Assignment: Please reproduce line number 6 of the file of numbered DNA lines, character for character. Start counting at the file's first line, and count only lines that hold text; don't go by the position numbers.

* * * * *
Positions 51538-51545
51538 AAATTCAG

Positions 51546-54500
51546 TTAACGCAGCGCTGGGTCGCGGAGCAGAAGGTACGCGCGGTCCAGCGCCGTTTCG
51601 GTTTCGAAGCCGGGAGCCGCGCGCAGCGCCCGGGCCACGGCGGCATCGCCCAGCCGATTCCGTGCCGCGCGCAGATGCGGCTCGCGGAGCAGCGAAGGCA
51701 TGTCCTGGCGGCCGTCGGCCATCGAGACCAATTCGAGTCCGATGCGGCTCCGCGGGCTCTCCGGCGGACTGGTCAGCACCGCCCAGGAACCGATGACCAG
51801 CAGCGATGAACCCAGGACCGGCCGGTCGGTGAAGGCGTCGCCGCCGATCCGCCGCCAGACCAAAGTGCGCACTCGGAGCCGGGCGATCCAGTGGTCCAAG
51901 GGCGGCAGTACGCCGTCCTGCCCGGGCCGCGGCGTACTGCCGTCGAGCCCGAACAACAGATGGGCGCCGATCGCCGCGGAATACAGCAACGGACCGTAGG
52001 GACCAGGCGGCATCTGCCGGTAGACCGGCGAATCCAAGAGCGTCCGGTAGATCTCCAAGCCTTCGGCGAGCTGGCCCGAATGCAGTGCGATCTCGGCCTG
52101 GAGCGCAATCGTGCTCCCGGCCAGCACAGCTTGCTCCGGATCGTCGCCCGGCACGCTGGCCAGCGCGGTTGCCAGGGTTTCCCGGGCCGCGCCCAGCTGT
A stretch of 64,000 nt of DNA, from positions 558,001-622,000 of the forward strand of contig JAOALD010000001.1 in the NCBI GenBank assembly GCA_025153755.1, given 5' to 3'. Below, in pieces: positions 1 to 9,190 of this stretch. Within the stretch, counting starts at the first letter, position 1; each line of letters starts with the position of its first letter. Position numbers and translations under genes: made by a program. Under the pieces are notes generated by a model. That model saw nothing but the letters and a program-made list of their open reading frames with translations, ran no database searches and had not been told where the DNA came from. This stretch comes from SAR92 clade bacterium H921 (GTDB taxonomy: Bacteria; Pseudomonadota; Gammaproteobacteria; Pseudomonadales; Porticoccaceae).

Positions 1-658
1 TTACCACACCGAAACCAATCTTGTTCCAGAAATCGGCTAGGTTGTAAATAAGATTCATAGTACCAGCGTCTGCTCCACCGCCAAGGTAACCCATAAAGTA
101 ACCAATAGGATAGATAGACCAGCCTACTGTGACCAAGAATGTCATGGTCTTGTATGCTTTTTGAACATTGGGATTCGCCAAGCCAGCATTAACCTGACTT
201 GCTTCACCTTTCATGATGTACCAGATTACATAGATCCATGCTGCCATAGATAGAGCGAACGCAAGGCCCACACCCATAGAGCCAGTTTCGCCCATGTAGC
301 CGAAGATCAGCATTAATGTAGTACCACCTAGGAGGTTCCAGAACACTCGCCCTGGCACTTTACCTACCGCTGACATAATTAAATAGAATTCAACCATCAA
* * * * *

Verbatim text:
51701 TGTCCTGGCGGCCGTCGGCCATCGAGACCAATTCGAGTCCGATGCGGCTCCGCGGGCTCTCCGGCGGACTGGTCAGCACCGCCCAGGAACCGATGACCAG